Nancy Guthrie and her husband, David, are the co-hosts of the GriefShare video series used in more than 10,000 churches nationwide and also host Respite Retreats for couples who have experienced the death of a child. She is also the host of Help Me Teach the Bible, a podcast of the Gospel Coalition.

T4L: Thank you very much for agreeing to do this interview with Theology for Life Magazine, Nancy. Can you tell us a bit about yourself, including the current ministries you are involved in?

Nancy Guthrie: I live in Nashville with my husband, David. We are members of Cornerstone Presbyterian Church in Franklin. My husband produces excellent, Christ-centered musicals for kids through his company, Little Big Stuff Music, which is based in our home. Our son, Matt, works with him so it is fun for all three of us to work together at our house day-by-day.

We also have two other children, a daughter, Hope, and a son, Gabriel, who both lived for only six months. We currently host weekend retreats for couples who have lost children called Respite Retreats. Couples come from all over the country who have experienced this sorrow and find great comfort in being with eleven other couples who understand.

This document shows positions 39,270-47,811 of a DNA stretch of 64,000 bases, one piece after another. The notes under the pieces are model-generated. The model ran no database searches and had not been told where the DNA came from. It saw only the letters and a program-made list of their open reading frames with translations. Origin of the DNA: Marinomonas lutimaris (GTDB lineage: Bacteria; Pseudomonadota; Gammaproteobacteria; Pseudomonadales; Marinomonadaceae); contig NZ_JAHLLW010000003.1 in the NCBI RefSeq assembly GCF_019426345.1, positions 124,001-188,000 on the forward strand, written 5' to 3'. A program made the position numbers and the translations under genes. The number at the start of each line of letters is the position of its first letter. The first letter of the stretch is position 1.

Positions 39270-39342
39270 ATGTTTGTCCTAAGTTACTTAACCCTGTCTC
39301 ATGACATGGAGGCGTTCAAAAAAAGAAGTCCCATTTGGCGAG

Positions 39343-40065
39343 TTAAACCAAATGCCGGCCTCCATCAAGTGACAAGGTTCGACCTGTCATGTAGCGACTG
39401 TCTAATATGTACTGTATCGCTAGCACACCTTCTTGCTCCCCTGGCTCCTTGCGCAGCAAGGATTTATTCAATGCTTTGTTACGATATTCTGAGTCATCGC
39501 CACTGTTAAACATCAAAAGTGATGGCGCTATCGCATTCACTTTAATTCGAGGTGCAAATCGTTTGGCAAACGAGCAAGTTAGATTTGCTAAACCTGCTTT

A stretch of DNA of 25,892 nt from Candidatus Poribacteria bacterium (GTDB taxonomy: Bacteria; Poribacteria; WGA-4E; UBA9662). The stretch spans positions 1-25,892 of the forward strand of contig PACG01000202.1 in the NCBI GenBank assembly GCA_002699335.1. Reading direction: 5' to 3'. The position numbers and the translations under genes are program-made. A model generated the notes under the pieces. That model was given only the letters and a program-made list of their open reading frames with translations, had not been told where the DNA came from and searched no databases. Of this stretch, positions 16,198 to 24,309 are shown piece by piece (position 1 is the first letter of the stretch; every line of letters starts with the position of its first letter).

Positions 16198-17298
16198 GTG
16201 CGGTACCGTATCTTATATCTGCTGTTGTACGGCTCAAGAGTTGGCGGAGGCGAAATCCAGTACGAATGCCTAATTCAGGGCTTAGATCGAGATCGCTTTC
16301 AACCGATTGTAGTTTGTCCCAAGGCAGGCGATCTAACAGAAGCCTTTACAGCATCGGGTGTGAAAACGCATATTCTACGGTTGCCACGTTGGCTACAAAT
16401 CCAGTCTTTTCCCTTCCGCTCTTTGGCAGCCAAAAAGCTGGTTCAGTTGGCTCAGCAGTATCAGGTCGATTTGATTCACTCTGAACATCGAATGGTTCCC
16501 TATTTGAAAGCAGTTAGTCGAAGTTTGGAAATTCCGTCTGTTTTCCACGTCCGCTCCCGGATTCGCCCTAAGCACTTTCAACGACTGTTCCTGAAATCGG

T4L: That’s amazing! A very needed ministry, for sure. It’s my understanding that you are also involved in another counseling-type ministry. Can you tell us about the ministry of GriefShare and your role within this ministry?

Nancy Guthrie: GriefShare is a 13-week video curriculum used by over 12,000 churches around the country for small group ministry to grieving people. We are grateful that a number of years ago the creators of GriefShare (Church Initiatives), based in Wake Forest, NC, asked us to host the videos. A great deal of wisdom is presented on the videos by pastors, counselors, and people who have experienced the loss of a loved one. And in the groups grieving people find companionship with others who are working through grief.

T4L: Grief and loss are such difficult subjects to deal with, whether as someone first-hand experiencing them, or a friend/family member of that person. When it comes to ministering to those experiencing loss what are some of the best ways to minister to them, and what are some ways we should avoid?

Nancy Guthrie: I can boil it down to four words: Show up, speak up. Sometimes we avoid people who are grieving because we think they probably want to be alone or want to be with people they know better than us. But it means a great deal for people—even people we don’t know all that well—to care enough about our loss to show up. It says, “The person you love and the loss you are experiencing is worth me stopping what I’m doing to enter in.” We’re also afraid of saying the wrong thing to people who are grieving and so sometimes we say nothing.

But grieving people aren’t expecting us to say something that will fix the pain or give them a perspective about it that they hadn’t thought of. They just want to know they are not alone and that other people are willing to enter into their sorrow with them. Sometimes the best thing to say can simply be, “I don’t know what to say, but I’m sad with you.”